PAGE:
EDITOR’S NOTE: When I spoke to Gavin Griffiths, also known as the DiAthlete, he had completed 16 marathons and had nine more to do before running the final one in London on May 13, bringing the total to 25. A marathon is 26.2 miles. These runs were undertaken in various cities around the country and for many he was joined by local people with diabetes who ran some or all the way with him. – Sue Marshall
Gavin Griffiths was diagnosed with Type 1 diabetes when he was eight years old in 2000. He’d been off sick with the ‘flu virus and recalls, “We’d been calling it the millennium bug, we were all sick my mum my dad and my sister, but I was the only one who stayed ill. I’d been off school and had been poorly all over Christmas. I couldn’t get a doctor’s appointment as it was hectic over the holidays. I finally got seen at the doctors in January and they rushed me into hospital. It took a week to stabilise me and I left with syringes and a vial after being taught how to use mixed insulin. I also had a blood test meter. I remember you could press a button and it fired out the used lancet, which occasionally got me into trouble…”
Fast forward to 18 years on, and he was undertaking this marathon task, literally a marathon of marathons. What on earth possessed him? He says, “I’ve always been sporty but mainly in quite a laid-back way; competitive but gracious in defeat – as a Crystal Palace fan, I have to be! I do remember asking the doctor when I’d been told I had diabetes, ‘can I still play sport?’ At the time I was particularly bothered about football and it seemed back then that they talked more about the risks of doing sport over being supportive of it. Then about 10 years ago, when I was 17, I started doing sponsored runs in order to raise money for the local diabetes clinic. I think I was a little tired of being told I couldn’t do it, or that it would be hard. Even my parents were understandably worried, but I actually ended up running 29 miles in 3 hours and 1 minute – I proved to myself I could do it, just gutted about that minute!”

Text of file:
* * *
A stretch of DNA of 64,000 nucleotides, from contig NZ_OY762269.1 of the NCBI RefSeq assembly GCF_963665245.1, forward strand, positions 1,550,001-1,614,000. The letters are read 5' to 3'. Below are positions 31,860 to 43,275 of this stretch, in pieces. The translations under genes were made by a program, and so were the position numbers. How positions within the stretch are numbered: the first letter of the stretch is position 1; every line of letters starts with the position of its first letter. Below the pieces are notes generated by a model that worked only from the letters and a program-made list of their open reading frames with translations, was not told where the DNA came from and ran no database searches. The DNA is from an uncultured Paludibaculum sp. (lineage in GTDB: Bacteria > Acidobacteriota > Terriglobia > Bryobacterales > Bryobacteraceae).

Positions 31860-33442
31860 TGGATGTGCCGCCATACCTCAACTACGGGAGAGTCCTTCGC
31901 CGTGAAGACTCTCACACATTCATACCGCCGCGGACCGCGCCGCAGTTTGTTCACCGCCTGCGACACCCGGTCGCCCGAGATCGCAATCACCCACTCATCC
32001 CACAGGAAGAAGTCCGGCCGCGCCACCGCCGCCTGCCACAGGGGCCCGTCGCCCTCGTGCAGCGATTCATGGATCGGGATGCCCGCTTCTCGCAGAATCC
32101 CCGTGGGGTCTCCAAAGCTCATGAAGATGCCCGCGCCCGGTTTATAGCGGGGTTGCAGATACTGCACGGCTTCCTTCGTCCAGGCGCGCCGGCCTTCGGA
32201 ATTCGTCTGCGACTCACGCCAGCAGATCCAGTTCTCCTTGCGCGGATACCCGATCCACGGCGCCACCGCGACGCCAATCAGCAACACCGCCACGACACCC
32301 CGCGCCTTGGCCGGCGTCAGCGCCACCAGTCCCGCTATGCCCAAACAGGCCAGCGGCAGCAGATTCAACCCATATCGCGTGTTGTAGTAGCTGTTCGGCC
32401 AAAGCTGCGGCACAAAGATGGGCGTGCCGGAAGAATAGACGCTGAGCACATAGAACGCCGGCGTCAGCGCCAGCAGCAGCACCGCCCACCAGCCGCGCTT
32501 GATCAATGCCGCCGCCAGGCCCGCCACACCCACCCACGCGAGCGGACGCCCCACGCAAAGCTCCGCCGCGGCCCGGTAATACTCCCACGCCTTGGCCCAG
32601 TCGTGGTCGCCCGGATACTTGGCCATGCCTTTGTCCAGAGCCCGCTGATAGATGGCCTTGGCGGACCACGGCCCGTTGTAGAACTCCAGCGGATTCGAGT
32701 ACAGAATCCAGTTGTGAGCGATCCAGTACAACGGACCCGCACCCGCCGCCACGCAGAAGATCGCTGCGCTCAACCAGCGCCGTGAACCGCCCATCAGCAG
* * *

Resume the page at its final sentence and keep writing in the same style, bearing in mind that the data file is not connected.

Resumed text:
It was at this time that Griffiths started using the name DiAthlete, and it stuck. He started doing bigger challenges meanwhile engaging with people on social media networks. “In 2014 I did a challenge in the United States to do seven marathons in seven days. I was very lucky to have been sponsored by Dexcom. The company invited me over to take part and use their CGM system. It was the first time I’d tried any sort of CGM and it was immediately helpful. At that point I was using a G4, now I use a G5. I can see the data on my mobile phone via the Dexcom app and wear the phone in a clear case strapped to my arm. All I need to do it is glance at it to know what’s going on.
Of the UK-based series of marathons that Griffiths started at the end of April, he says that the interesting thing has been running through so many different landscapes, as well as meeting many people who have cheered him on and given him support in other ways. For each run he tended to start at about 9:30am and finish at about 4:30pm, having had a lunch break earlier in the day. He was accompanied on each run by a support car supplied by each area’s local diabetes network, driven by a volunteered who tracked his progress as he went through their city. Accompanying Griffiths on each leg of the undertaking was nutritionist Paula Chinchilla, who was also in the car. Says Griffith’s, “Paula could also see my results on an app she had on her phone as I’ve shared my data with her from my account. She basically looks after my health while I concentrate on the running. She would ring me if she thought I was dipping too low and needed to eat something, whereas I might not have noticed as I was too busy concentrating on moving.”